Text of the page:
oedipalisation


oedipalisation
  ---- by Tamsin Lorraine
  In Anti-Oedipus, Deleuze and Guattari describe human beings as unfolding processes of individuation in constant interaction with their surroundings, and they characterise three syntheses of the unconscious: connective syntheses that join elements into series ('desiring-machines', for example, mouth and breast), disjunctive syntheses that resonate series in metastable states ('Bodies without Organs' (BwO), for example, mouth and breast or head and arm or milk and stomach resonating in a state of bliss), and conjunctive syntheses that gather metastable states into the continuous experience of conscious awareness. They propose that Oedipal subjectivity is but one form that human sentience can take. The syntheses they describe have anoedipal as well as Oedipal forms. 'Oedipalisation' is a contemporary form of social repression that reduces the forms desire takes - and thus the connections desire makes - to those that sustain the social formation of capitalism.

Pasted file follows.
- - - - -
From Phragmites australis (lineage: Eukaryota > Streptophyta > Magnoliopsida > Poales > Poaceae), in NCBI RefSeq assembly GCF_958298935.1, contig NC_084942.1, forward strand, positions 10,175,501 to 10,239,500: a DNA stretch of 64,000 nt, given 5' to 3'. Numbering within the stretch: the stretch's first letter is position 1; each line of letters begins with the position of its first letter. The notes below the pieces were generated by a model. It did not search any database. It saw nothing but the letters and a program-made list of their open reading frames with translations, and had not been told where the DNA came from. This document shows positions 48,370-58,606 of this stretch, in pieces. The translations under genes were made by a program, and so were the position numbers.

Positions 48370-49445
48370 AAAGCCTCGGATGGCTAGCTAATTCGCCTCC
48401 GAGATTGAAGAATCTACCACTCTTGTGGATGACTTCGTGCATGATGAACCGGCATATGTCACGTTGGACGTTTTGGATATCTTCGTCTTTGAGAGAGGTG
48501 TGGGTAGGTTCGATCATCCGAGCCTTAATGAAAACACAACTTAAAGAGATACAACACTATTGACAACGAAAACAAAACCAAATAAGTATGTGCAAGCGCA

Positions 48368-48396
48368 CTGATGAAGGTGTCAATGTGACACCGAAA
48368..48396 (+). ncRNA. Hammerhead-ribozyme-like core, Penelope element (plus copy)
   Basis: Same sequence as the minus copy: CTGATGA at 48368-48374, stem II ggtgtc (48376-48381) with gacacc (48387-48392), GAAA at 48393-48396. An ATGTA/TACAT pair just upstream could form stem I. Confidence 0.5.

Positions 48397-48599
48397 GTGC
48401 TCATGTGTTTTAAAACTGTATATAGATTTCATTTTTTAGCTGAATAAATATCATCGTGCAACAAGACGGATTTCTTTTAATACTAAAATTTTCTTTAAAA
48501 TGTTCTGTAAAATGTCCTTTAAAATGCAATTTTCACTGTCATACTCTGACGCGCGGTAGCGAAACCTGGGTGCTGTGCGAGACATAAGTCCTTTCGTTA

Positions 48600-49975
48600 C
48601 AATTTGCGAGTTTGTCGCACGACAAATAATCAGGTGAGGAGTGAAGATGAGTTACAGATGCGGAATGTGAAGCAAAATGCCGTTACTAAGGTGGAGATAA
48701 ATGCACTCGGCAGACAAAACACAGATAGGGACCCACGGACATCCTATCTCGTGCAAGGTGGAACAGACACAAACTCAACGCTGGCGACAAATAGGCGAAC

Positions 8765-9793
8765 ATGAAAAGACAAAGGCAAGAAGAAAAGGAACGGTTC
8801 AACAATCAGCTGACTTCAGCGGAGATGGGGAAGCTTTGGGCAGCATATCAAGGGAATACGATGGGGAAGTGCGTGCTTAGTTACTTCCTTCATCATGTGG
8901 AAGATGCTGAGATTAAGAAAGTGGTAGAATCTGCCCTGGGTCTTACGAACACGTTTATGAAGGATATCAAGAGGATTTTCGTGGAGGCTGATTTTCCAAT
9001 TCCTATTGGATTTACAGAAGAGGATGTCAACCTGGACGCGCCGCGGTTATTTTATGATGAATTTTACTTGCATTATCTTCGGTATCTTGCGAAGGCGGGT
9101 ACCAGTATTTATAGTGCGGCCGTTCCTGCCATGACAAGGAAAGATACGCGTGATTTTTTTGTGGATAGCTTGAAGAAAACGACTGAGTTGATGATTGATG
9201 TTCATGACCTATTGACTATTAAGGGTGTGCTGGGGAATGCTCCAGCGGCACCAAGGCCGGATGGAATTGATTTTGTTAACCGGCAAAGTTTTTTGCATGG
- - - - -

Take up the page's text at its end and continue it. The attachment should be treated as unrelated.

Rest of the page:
Capitalism's emphasis on the abstract quantification of money and labour (what matters is how capital and labour circulates - not the specific form wealth takes or who in particular does what) encourages desire to permute across the social field in unpredictable ways. Oedipalisation reduces the anarchic productivity of unconscious desire to familial forms of desire. Productive desire that flows according to immanent principles becomes organised in terms of 'lack', thus reducing the multiple forms desire can take to those forms that can be referred to the personal identities of the Oedipal triangle. On the BwO, desire is the only subject. It passes from one body to another, producing partial objects, creating breaks and flows, and making connections that destroy the unity of a 'possessive or proprietary' ego (D&G 1983: 72). Oedipalisation makes it appear that partial objects are possessed by a person and that it is the person who desires. Productive desire that would fragment personal identity is reduced to the desire of a person who wants to fill in a lack. Oedipalisation thus ensures that the innovations of deterritorialising capital are constrained by the tightly bound parameters of personal identity and familial life (or the triangulated authority relationships that mimic Oedipus in the public realm).